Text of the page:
Reading Borough Council's statutory returns to the Health and Social Care Information Centre (HSCIC) record 156 people with autism in Reading receiving support in July 2015.  Figure 2 below shows that the numbers were highest for children and young people, with 40% (62 individuals) of those known to social care are aged 19 or younger. This reflects a trend for increasing numbers of diagnoses in younger age groups and suggests that those in older age groups are less likely to be receiving support.  

Figure 2. People with Autism known to Reading Borough Council social care by age group (July 2014). 


Source: Reading Borough Council statutory return

Of those adults with autism who met the threshold for social care support, a majority (59%) also had a learning disability.  A smaller percentage (6%) of the autistic adults meeting the eligibility criteria also had a mental health problem.

Information on the diagnosis pathway for adults with autism shows high demand, with a waiting time of 28-30 weeks for assessment - an increase on the previous years.  Of those seen for assessment by the service between April 2013 and March 2014, 46% received a diagnosis of autism and 38% received a partial diagnosis of autistic traits. 


Pupils with ASD as a primary need represent a significant proportion of those with a statement of special needs and a higher proportion than average appear to face exclusion. In the 2013-14 academic year, information collected by Reading schools for the Department of Education indicate that 105 pupils in Reading had a Statement of Special Education Needs that identified ASD as the primary need - 19% of all pupils with a statement.  Of those pupils who were excluded from school during the first two terms of the academic year (September 2013-April 2014), 19 children had ASD as the primary need on their statement. This represents 20% of all exclusions for pupils with a statement and around a fifth of all children with ASD as a primary need.  It also reflects a national trend, with considerable numbers of children with autistic spectrum disorder facing exclusion, including 'unofficial exclusion' where parents are asked to keep their children at home without officially excluding (National Autistic Society; Ambitious about Autism; Redman et al, 2009).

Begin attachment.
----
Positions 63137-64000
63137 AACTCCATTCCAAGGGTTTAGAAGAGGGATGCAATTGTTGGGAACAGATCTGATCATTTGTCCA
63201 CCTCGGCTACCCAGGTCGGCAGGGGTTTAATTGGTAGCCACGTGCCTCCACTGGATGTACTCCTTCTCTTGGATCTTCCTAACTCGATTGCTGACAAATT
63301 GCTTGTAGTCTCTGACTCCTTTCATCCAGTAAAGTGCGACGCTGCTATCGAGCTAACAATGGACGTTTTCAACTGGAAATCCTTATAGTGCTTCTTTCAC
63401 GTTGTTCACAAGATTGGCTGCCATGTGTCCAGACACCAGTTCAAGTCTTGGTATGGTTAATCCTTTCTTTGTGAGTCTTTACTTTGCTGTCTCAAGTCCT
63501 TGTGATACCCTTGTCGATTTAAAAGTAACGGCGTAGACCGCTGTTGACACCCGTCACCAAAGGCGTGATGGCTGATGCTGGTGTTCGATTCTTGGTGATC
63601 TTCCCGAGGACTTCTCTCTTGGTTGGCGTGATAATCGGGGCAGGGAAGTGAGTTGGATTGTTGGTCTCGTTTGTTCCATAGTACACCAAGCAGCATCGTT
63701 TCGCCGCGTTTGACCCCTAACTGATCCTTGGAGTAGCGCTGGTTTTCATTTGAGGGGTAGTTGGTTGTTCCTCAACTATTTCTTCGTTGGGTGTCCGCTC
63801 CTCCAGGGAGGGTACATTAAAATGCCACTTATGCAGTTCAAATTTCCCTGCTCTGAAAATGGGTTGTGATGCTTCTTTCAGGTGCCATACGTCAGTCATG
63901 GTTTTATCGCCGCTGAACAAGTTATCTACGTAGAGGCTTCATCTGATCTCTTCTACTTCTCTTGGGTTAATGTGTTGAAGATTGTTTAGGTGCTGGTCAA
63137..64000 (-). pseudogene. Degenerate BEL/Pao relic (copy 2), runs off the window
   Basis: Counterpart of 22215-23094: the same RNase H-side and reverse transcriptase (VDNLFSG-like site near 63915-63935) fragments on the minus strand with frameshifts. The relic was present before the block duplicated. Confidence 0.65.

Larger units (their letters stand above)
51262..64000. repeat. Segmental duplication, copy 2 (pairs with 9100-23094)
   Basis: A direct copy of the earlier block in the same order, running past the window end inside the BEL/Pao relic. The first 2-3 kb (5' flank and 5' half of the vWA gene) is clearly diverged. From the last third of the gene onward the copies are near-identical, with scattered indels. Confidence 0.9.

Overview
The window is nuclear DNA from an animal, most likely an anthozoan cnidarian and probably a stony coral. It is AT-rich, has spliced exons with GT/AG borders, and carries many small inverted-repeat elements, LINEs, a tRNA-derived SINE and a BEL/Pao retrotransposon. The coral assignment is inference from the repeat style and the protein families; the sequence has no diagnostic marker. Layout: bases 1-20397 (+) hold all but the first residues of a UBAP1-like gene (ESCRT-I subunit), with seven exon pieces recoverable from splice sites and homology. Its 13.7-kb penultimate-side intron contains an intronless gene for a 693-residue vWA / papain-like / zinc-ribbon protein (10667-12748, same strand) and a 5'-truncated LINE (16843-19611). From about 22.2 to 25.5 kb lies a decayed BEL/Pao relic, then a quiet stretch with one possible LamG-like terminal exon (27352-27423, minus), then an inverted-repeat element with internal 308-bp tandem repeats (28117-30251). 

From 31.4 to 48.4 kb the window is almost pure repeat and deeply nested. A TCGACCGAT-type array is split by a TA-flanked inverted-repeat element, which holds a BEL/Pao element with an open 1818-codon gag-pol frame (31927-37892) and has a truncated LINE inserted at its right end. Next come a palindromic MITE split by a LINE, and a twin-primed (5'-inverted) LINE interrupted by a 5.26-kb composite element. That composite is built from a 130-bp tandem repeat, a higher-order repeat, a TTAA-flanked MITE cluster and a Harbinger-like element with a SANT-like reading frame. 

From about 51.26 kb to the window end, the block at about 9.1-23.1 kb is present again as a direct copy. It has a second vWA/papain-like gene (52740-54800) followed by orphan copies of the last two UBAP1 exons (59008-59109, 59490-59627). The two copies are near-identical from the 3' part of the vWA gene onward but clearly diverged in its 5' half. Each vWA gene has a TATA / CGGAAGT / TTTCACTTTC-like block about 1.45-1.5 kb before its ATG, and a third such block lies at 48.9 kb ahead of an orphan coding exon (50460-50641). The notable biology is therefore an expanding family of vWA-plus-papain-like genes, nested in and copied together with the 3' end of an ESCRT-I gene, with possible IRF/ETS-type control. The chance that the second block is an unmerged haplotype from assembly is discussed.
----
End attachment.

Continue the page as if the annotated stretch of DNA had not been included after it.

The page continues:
Absence rates also appear to be higher than average. For the first two terms of the 2013-14 academic year at Reading schools are recorded as 5.7% for pupils with ASD as the primary need, slightly higher than the 4.6% absence rate for all pupils, although lower than the 7.6% absence rate for all pupils with statement. 

It should be noted that these data reflect only those pupils with an autism diagnosis and a statement that identifies this as their primary need, and not those with a lower level of need or without a diagnosis.  Parents and carers have raised concerns about children with autism being "unofficially" excluded, although data isn't available to evidence this. 

National and Local Strategies

There are a number of government policies and guidance to support adults with ASD, details of these are generally published by the Department of Health and can be located on their website here. There are however, some very key publications and these are:

The 2009 Autism Act (HM Government, 2009) and the first national Autism Strategy in 2010, Fulfilling and Rewarding Lives (HM Government, 2014) set the national vision for improving the lives of adults with autism.  The Department of Health (DoH) published the updated Think Autism Strategy in 2014, reaffirming the importance of five areas for action in the original strategy:

1.    Increasing awareness and understanding of autism

2.    Developing clear, consistent pathways for the diagnosis of autism

3.    Improving access for adults with autism to services and support

4.    Helping adults with autism into work

5.    Enabling local partners to develop relevant services

The Care Act 2014 (HM Government) introduces a wide range of changes to care and support for adults, including a national eligibility criteria and updated rules for assessment and support planning.  It gives local authorities a new duty to ensure people can access preventative services and information and advice about care and support.  The Care Act gives carers the right to an assessment of their needs in their own right. 

Whilst there is no equivalent national strategy for children with autism, there are significant changes to the law for children and young people with special educational needs and disabilities (SEND)

through Children and Families Act 2014. This includes the introduction of Single Education Health (SEN) Care Plans (EHCPs) to replace SEN statements.  EHCPs last until a person turns 25 to allow for more seamless transition between children and adults services.  Carers of disabled children also gain similar rights to assessment of their needs as outlined in the Care Act6.